Today, about a third of organizations rely on private clouds, and many companies embarking on the cloud journey want to know whether a private cloud is the right move for them; they also want to ensure that there are no security concerns. Without going too far into those debates, there are certainly advantages to moving to a private cloud. But there are disadvantages as well; again, it is capital and resource intensive to set up. However, running a private cloud can lead to significant resource savings, but some organizations do not have enough tenants to make hosting their own cloud worth it.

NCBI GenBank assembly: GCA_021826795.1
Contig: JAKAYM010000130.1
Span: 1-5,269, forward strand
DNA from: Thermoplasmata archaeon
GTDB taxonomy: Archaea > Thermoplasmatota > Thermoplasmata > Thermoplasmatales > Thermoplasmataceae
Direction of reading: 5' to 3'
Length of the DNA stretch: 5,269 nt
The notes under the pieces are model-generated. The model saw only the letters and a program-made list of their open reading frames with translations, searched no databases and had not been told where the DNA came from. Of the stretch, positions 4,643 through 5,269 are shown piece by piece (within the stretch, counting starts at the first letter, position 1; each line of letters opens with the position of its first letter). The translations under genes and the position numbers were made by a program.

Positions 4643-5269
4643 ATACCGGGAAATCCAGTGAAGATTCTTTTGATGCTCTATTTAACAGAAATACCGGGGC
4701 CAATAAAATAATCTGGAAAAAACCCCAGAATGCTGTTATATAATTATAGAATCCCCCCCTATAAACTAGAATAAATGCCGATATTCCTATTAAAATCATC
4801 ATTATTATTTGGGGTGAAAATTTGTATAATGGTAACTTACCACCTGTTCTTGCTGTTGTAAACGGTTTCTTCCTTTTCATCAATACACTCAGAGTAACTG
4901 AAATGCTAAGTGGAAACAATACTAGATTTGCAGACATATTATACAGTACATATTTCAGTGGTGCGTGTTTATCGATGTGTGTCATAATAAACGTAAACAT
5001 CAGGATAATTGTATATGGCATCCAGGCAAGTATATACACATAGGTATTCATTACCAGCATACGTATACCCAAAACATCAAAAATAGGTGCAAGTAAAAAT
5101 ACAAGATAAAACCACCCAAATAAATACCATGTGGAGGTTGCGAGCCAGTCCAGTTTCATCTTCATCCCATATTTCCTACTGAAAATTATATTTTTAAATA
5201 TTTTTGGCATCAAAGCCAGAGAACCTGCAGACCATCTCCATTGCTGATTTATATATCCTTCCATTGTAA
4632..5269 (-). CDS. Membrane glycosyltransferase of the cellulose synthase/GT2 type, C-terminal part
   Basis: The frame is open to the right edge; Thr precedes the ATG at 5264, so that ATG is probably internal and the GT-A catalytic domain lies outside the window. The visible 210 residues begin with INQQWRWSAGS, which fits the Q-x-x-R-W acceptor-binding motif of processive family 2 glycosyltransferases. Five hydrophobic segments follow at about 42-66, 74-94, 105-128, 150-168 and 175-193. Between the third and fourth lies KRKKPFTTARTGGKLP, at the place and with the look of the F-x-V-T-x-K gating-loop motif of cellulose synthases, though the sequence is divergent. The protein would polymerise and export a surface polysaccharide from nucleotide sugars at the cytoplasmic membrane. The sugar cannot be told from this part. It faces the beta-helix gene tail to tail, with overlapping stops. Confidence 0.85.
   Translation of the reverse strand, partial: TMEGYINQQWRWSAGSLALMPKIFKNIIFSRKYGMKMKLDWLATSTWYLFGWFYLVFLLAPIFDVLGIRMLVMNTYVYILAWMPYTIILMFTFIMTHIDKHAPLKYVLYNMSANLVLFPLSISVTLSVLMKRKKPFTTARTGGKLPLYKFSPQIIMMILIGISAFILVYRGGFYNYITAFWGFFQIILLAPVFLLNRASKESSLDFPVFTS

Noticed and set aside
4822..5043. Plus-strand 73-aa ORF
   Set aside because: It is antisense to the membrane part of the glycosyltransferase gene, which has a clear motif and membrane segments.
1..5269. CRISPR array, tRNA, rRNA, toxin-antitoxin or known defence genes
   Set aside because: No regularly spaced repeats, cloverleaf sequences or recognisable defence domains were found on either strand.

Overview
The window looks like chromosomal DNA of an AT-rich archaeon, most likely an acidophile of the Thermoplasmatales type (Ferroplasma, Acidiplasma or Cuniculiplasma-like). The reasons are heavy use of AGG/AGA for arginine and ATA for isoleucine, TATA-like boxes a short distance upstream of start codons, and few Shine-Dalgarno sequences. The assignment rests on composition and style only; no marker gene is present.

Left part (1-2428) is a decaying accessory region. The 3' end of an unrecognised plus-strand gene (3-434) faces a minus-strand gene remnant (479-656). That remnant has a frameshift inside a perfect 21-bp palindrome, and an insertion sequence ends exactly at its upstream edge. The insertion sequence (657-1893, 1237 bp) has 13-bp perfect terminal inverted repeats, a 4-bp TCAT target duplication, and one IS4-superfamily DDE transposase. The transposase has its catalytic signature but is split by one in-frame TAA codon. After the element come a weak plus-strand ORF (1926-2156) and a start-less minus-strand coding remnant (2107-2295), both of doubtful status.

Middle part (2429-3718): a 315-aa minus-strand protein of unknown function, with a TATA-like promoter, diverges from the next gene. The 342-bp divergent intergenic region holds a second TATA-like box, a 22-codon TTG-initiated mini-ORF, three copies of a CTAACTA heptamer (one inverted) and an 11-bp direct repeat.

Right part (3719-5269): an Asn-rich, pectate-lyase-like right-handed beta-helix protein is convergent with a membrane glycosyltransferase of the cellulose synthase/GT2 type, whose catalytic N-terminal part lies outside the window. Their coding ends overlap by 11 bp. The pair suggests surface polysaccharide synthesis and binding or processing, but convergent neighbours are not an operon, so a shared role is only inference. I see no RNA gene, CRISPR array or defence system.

VPCs give you the best of both worlds in that you’re still running your applications behind your firewall, but the resources are still owned, operated, and maintained by a VPC vendor. You don’t need to acquire and run all the hardware and server space to set up a private cloud; a multi-tenant cloud provider will do all of that for you––but you will still have the security benefits of a private cloud.
In order to run a private cloud as though it were on-premises and get similar benefits to having a public cloud, you need a multi-tenant architecture. It helps to be a big company with many departments and divisions that all use the private cloud’s resources. Private clouds work when there are enough tenants and resource requirements are ebb and flow so that a multi-tenant architecture works to the advantage of the organization.